But that’s a story for another post.
My experience visiting this church, the Basilica di San Miniato al Monte, was probably the most unique of any visit I have ever made to a European church. It was late in the afternoon, and my friend and I stumbled upon the basilica almost by accident after taking dozens of photos of the amazing view over the city of Florence from Piazzale Michelangelo. (Go back to the First Sunday of Lent if you want to see one of those photos.)
Basilica di San Miniato al Monte is located just a few steps further up the hill from Piazzale Michelangelo. We wandered in and were immediately overwhelmed by the music. Gregorian chant, to be precise. It was mesmerizing, and took all of our attention during our entire visit. The monks were singing in the crypt, located below the raised choir, and there were maybe a dozen tourists scattered about, listening to them.
I had read how the monks who live in the monastery next door sing each afternoon during Vespers, but had completely forgotten about it until we just happened to enter the church at precisely the right hour. If you’re wandering about Florence in the late afternoon and want a once-in-a-lifetime musical experience, go listen to these monks.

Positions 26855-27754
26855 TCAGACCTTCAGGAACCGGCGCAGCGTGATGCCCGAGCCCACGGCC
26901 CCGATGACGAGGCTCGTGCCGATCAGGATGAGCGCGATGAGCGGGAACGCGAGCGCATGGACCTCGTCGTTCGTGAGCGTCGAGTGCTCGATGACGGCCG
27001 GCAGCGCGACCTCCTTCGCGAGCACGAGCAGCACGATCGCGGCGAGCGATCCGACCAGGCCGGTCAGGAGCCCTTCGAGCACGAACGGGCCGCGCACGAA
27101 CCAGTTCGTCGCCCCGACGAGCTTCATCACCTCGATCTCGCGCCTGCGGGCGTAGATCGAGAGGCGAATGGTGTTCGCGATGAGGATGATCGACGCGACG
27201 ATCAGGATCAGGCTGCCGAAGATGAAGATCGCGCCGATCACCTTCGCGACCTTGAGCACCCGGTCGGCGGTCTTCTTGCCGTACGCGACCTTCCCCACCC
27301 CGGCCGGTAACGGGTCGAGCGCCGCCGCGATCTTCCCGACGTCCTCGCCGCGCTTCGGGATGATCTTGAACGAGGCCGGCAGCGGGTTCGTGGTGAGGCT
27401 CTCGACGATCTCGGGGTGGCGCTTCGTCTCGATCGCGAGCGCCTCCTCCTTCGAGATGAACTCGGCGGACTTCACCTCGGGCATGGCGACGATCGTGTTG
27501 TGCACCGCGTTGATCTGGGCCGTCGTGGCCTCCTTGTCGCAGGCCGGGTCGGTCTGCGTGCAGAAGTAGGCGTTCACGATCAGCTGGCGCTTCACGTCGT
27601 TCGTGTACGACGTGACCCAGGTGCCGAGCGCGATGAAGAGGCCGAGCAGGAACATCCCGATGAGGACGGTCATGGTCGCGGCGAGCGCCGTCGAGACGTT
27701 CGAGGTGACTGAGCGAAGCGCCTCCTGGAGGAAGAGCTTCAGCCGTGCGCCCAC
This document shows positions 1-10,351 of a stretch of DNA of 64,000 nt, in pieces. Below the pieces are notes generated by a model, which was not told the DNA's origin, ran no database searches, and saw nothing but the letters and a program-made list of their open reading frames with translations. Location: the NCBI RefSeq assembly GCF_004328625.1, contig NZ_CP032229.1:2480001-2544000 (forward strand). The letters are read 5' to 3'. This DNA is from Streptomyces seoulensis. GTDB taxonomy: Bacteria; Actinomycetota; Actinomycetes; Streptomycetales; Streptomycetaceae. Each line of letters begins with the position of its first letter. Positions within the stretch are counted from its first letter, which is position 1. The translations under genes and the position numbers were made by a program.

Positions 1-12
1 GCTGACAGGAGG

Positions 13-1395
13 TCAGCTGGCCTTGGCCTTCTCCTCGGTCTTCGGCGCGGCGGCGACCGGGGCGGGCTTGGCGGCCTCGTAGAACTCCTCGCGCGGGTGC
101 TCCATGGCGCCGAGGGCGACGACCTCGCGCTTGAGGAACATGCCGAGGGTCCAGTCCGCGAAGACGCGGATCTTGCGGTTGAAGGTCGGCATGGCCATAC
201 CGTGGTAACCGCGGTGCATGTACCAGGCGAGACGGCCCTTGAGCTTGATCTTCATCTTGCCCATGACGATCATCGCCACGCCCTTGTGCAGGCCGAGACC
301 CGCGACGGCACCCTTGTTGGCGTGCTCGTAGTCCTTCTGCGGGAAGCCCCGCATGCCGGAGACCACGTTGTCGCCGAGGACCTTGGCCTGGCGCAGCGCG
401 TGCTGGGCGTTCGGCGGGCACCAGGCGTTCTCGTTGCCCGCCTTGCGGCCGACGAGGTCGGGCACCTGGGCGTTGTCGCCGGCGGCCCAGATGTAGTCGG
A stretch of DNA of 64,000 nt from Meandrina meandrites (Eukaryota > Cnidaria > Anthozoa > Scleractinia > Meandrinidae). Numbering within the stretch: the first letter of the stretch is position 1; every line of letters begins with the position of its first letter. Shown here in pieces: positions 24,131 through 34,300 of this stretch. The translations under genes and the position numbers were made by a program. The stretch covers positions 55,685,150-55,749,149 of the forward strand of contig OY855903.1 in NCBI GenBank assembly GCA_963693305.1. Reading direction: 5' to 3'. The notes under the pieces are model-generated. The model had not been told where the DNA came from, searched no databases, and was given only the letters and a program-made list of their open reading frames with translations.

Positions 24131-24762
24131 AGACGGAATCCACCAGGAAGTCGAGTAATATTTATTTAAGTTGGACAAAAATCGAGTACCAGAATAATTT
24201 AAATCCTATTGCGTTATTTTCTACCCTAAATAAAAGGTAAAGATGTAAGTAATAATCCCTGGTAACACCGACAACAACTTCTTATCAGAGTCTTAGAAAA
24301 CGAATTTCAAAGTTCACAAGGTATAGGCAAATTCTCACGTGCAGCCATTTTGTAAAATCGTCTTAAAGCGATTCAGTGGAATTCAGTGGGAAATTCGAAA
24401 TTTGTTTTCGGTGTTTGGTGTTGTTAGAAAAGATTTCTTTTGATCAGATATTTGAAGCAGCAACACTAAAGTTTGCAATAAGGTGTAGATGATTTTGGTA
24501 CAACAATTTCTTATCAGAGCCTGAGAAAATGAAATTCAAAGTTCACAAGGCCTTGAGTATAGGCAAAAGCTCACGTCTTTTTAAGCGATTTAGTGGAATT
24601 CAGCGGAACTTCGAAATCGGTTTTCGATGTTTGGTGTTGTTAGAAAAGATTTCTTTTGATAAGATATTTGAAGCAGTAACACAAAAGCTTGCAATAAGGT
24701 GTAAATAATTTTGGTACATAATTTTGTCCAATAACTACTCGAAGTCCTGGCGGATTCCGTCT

Basilica di San Miniato al Monte is my photo choice for today, the Third Sunday of Lent.
For the Second Sunday of Lent, here’s a detail of the colourful stonework of the Duomo in Florence.
I was at the Vancouver Opera again last weekend, enjoying a superb performance of Mozart’s Don Giovanni. This opera premiered a couple of centuries ago at the Estates Theatre in Prague, a city that loved Mozart and that Mozart loved in return. He was treated like a rock star whenever he came to town. Don Giovanni was commissioned by an Italian living in Prague when he saw how popular Mozart was in that city.